Interpublic Group agreed to pay $12 million to settle Securities and Exchange Commission charges of accounting fraud. A separate consent decree was signed by two former executives of IPG’s McCann-Erickson Worldwide unit, including a one-time CFO.
In the first case, the SEC alleged that McCann-Erickson, IPG’s huge global advertising unit, along with some of its executives, engaged in faulty “intercompany transactions” that resulted in misstatements in its financial reporting. Further, the company was negligent in addressing the problems, the complaint said.
“A subsidiary that feeds misleading financial results to its parent defrauds the parent’s public shareholders and will be held accountable,” said Linda Thomsen, director of the SEC’s division of enforcement.
According to the SEC’s complaint, IPG restated its financials in 2002 to account for intercompany transactions of $181 million from the previous five years that McCann did not accurately report. But problems persisted after this restatement. In 2005 IPG restated pretax income from 2000 to 2003 and part of 2004 for $420 million. Nearly half of that was related to improperly recognized revenue, vendor discounts and credits taken that violated contracts with certain clients. IPC consented to the charges without admitting to or denying them.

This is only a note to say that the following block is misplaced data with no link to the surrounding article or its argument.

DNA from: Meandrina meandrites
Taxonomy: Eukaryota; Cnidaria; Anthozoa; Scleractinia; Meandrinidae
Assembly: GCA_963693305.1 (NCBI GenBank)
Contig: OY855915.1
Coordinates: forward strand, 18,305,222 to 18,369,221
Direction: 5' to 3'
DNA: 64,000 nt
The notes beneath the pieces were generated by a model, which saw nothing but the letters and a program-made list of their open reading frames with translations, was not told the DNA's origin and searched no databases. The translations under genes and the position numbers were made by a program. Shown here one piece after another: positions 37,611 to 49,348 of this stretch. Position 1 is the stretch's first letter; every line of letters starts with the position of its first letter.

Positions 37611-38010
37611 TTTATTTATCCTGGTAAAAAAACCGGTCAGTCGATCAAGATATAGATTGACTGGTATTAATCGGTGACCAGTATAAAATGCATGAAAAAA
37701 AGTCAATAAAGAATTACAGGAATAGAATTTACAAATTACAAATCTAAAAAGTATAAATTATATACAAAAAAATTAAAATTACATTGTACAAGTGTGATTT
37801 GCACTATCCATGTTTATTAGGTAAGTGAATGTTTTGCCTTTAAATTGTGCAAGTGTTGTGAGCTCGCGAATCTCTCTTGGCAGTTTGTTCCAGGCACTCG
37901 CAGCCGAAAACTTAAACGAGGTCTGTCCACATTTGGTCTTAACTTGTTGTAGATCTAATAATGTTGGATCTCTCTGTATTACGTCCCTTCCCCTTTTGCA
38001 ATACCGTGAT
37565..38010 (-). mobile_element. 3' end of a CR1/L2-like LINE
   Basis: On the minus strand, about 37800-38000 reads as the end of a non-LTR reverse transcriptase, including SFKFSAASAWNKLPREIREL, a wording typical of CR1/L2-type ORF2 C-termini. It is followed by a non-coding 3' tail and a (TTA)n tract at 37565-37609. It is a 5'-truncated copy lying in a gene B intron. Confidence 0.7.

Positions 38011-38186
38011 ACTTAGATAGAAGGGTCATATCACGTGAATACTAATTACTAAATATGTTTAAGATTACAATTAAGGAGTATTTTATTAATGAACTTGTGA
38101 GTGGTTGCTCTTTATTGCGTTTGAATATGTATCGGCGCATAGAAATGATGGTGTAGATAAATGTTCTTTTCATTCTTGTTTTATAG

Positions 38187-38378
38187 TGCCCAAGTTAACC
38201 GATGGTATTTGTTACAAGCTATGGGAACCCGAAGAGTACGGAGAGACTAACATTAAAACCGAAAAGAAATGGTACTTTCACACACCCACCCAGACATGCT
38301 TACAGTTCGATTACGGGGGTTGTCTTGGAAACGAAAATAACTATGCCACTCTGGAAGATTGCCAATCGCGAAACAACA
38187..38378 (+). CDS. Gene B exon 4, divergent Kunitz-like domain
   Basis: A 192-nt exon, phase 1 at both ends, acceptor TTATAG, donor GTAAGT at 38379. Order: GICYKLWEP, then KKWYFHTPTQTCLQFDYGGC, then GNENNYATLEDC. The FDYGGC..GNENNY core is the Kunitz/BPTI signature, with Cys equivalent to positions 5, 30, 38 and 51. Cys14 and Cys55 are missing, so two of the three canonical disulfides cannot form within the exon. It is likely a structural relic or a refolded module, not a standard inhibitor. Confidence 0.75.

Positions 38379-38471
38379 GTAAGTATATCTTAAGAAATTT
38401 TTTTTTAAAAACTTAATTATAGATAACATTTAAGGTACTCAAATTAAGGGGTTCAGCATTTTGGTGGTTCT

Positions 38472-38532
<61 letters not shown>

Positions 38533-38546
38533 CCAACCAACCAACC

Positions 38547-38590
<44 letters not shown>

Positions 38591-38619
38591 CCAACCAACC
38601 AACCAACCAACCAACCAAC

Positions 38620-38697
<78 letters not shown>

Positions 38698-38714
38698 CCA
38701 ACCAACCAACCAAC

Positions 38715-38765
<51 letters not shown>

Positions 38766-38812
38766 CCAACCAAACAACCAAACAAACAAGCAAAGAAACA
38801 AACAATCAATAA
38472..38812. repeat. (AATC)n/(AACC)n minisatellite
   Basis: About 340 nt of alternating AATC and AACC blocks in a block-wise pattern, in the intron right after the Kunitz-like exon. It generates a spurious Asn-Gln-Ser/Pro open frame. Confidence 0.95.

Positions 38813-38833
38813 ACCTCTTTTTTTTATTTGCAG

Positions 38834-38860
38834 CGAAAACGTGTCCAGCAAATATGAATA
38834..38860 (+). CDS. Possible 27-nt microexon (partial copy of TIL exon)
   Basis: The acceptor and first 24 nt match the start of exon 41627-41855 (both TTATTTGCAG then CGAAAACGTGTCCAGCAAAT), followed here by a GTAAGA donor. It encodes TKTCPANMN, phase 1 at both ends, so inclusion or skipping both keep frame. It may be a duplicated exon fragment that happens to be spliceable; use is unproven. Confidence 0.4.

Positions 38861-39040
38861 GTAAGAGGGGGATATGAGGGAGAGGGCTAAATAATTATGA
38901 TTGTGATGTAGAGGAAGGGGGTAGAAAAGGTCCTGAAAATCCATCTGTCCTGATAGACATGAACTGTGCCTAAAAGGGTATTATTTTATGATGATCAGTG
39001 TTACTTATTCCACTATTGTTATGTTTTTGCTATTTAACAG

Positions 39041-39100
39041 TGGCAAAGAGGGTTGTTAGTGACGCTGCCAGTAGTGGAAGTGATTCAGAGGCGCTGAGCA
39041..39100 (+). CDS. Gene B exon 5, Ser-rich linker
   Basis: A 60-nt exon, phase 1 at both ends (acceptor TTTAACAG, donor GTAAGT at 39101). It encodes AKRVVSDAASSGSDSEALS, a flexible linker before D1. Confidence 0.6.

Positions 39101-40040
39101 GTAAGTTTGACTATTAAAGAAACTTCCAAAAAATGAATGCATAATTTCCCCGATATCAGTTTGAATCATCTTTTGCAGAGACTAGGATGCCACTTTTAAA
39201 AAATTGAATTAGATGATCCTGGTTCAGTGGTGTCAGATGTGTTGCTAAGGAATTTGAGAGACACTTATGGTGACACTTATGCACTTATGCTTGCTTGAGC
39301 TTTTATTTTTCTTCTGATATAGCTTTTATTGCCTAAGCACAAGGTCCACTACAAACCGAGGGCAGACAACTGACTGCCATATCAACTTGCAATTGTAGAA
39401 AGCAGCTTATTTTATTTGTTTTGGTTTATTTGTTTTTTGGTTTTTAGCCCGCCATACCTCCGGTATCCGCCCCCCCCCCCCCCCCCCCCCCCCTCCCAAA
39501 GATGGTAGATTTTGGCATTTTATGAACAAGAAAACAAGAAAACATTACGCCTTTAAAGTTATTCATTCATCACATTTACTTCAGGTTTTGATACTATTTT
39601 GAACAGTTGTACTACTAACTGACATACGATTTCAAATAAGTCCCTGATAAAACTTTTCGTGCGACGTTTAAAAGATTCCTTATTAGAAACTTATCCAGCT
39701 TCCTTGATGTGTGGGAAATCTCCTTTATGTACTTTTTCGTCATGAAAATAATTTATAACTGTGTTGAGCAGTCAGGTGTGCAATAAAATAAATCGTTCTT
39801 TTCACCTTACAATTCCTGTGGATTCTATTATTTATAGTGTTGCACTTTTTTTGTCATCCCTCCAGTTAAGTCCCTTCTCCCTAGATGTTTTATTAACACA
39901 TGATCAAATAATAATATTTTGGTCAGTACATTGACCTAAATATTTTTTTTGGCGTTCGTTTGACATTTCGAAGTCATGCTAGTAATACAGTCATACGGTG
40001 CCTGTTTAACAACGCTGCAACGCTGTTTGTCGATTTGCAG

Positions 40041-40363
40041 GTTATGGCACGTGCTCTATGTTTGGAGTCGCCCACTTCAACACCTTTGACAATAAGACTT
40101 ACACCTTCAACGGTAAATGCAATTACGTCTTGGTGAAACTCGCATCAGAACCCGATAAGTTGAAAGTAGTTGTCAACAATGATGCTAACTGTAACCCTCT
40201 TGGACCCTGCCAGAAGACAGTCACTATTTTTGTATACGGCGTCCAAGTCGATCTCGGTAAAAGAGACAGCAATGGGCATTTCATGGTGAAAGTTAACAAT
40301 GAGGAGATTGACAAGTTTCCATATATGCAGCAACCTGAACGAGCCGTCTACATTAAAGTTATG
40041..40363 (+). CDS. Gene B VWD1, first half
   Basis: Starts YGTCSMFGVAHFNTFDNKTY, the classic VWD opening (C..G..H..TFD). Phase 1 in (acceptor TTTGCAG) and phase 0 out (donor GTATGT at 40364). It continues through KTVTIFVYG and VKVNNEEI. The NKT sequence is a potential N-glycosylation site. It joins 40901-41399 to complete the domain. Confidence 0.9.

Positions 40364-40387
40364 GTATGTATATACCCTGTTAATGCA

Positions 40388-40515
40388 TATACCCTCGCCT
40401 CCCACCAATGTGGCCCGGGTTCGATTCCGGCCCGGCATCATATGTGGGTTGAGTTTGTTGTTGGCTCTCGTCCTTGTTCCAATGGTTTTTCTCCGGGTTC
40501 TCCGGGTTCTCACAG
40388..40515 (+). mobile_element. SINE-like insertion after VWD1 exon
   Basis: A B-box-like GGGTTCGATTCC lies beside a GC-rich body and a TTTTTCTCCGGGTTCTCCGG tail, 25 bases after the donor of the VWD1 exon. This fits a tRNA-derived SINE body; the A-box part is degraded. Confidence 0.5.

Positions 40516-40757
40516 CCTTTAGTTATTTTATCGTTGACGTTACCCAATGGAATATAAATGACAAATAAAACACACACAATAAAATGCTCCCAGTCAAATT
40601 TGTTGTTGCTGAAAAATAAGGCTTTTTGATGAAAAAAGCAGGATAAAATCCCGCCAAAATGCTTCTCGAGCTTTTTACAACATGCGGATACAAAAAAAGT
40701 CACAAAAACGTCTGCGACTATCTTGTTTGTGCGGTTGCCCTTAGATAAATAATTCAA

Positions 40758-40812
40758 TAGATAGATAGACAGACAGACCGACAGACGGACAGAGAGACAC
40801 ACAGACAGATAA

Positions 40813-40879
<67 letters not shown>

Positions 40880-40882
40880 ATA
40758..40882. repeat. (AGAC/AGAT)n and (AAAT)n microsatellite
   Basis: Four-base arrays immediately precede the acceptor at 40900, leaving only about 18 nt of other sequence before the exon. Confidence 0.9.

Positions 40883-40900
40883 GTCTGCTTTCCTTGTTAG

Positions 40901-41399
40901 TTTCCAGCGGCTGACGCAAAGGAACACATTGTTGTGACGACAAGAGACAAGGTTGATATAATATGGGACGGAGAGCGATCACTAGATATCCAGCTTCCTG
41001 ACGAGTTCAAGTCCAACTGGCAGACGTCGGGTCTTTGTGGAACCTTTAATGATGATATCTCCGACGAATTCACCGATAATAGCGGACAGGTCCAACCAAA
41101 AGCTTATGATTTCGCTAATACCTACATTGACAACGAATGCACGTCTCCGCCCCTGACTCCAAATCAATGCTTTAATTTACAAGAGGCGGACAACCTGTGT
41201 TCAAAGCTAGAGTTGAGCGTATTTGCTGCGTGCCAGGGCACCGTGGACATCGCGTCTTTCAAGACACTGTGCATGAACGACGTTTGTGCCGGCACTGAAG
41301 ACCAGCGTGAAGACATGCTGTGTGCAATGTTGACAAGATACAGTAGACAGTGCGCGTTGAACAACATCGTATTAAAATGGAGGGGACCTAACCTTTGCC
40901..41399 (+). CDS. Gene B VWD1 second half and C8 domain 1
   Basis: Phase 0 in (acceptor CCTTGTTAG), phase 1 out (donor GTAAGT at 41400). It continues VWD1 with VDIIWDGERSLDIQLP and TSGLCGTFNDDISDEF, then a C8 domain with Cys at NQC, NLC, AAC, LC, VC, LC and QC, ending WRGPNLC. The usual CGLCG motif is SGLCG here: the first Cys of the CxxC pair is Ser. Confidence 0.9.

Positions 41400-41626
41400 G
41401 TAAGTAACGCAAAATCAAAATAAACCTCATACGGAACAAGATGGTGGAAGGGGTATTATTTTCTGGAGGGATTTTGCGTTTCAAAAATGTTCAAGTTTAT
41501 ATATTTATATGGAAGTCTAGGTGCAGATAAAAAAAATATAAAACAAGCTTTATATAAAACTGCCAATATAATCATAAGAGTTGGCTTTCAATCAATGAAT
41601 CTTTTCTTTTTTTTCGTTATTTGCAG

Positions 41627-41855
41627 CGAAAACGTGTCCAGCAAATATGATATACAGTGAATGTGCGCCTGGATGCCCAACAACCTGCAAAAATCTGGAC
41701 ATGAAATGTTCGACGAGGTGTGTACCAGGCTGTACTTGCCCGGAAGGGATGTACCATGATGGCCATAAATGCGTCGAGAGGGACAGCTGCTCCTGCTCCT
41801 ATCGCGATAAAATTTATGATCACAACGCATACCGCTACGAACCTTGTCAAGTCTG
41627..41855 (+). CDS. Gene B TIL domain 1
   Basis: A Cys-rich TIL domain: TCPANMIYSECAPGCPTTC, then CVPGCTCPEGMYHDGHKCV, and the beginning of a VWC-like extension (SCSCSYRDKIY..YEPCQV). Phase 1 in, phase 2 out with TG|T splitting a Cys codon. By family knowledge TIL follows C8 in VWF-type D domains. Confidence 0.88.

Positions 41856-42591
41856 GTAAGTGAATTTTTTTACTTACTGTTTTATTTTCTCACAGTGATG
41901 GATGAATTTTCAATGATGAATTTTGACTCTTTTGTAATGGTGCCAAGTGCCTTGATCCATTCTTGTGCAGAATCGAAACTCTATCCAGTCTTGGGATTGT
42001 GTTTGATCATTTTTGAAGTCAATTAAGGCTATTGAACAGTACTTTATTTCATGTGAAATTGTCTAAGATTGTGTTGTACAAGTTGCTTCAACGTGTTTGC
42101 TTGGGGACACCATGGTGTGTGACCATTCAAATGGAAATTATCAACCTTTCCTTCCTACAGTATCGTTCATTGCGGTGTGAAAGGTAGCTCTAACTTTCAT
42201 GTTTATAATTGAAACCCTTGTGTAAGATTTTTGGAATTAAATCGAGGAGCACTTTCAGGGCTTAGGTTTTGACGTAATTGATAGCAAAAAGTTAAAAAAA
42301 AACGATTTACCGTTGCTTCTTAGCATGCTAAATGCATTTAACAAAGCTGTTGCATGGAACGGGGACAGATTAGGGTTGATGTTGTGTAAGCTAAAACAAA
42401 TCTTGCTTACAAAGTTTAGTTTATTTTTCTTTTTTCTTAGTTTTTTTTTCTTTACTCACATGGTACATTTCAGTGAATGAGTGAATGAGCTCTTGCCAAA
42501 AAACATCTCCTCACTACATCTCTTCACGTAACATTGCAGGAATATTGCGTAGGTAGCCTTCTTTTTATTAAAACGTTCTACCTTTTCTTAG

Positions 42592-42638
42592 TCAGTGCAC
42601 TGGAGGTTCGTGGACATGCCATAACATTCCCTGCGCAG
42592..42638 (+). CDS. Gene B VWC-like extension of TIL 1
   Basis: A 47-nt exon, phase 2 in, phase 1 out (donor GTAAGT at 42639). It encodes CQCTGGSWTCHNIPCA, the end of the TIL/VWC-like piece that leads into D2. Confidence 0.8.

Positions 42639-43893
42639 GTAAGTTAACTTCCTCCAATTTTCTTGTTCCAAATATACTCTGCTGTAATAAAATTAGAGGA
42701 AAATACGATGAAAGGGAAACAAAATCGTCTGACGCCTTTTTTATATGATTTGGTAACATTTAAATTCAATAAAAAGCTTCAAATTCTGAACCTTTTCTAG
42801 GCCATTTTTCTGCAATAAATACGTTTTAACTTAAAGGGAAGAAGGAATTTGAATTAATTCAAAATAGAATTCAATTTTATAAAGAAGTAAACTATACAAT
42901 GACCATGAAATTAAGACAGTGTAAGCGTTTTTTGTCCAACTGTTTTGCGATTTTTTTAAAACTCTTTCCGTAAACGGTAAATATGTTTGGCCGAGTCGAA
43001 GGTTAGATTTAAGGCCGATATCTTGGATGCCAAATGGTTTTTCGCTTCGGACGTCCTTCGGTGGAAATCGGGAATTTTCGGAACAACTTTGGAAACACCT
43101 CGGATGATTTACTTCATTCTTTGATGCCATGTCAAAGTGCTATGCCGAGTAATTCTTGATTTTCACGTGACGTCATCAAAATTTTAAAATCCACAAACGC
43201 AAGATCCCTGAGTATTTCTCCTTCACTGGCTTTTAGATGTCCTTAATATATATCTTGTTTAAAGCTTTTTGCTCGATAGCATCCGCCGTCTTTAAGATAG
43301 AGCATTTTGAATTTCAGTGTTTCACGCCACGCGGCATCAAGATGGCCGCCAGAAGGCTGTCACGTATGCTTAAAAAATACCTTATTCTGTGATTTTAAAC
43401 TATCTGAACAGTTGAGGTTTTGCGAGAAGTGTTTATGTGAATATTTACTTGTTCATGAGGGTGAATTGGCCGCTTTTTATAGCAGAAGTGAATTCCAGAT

The SEC filed separate charges against McCann executives Salvatore LaGreca, vice chairman of finance and operations and CFO from 1996 until 2002, and Brian Watson, director of operations for the European-Middle East-Africa region. The regulator alleged that LaGreca and Watson purposely delayed reconciling intercompany accounts because they knew that restatements would lead to write-offs and missed profit targets. Without admitting to or denying the charges, LaGreca agreed to pay a penalty of $71,947 and Watson agreed to pay $67,325.
“McCann ignored its intercompany problems year after year, and even worse purposely avoided addressing the problems to ensure it hit profit targets,” said Mark Schonfeld, Director of the SEC’s New York regional office.
In a regulatory filing last June IPG acknowledged “possible employee misconduct” relating to its accounting errors and said that “In all cases, culpable employees have been terminated or are in the process of being terminated or are otherwise no longer with the company.”
The company noted on Thursday that it has been compliant with the Sarbanes-Oxley Act standards since 2007. “Under current management, we have devoted considerable resources to replacing and expanding staff in the relevant areas and our efforts to remediate material financial control weaknesses,” said Michael Roth, IPG’s chairman and CEO.